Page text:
Comments (3)
Comment by FCKarl 2011-11-10 23:45:41

I should think Croatia's chances good versus Turkey in these upcoming two matches. Turkey was erratic, uncoordiated, and completely unconvincing in group play. I only saw some of their play, but it looked completely subpar. Unispiried -- as if they couldn't comprehend how lucky they were to be in a group with stumblers Austria and Belgium, thus relatively easy pickings to finish second behind the steamrolling Germans. The Turkish side were so lucky to get that draw in Brussels. The Germans flattened the Turkish team both times. The Altintop brothers have produced their usual underperforming as have most of the regulars.

I should have thought the Croats quite happy with this draw. I fancy their chances.

So Croats should go for it. Full throttle. To me, the Turks only asset is their coach. I still cannot understand why he ever accepted that job. Look for him to have a private plane on the tarmac waiting to whisk him forever away from Turkey (for personal safety's sake) should the Croatians prevail.

**Yes, fans' dangerous behavior is always a potential asset when up against a Turkish side. No, one should not wish for it. It is truly sad. But it is an undeniable reality: Turkish fans behave often very poorly, very ugly. They illustrate the difference between passion for the game and mindless, overheated thuggery. Even this could result in what tips the scales for Croatia to be part of Euro 2012 in Poland and the Ukraine. Would UEFA have the guts for this kind of decision? It just might come to this.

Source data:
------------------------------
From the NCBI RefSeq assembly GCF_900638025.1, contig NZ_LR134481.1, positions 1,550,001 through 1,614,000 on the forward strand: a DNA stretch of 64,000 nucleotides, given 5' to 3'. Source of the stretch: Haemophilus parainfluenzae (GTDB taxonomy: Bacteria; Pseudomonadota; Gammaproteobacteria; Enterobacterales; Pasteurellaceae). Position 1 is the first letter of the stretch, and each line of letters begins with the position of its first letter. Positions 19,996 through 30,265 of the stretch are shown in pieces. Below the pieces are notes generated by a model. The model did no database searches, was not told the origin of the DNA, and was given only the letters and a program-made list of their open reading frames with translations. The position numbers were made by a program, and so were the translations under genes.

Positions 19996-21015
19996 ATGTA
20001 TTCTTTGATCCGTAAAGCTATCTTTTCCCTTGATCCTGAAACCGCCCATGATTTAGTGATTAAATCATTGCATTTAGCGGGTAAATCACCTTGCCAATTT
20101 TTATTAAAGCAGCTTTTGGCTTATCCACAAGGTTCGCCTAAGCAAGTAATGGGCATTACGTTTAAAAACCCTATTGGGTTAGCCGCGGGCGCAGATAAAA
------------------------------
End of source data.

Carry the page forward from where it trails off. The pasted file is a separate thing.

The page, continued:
Comment by Antepli Ejderha 2011-11-13 08:13:15

Well Croatia came and performed, Corluka was immense in both stature and play, Oliç was so hard working and caused many problems just by running and tracking back. Turkey were poor but that should not take away anything from Croatia who made them look poor.

Comment by FCKarl 2011-11-13 20:03:21

Thanks, AE, for the comments. Well, when you're hot, you're hot. See my post above? ;) I was confident about the game that Croats would play; I was more confident of the poor play the Turks would offer up. Look for that Gus Hiddink escape plane in just a few days. (A manager should never buy his accomodations in Turkey, just rent. And only on a month-to-month basis) These Euro 2012 final qualifiers to decide the last 4 participants are looking rather ho-hum with the exception of Portugal - Bosnia. Last: I have to agree with AE -- Ivica Olic's workrate and enthusiasm to run & sprint is quite remarkable considering his many, many months injured and his age. Would that many athletes and footballers had his inner drive. Croatia's place in the finals is now secure. Let's hope that they can get stronger as a national side and be a spoiler in the plot as to who will take the Euro title in June 2012.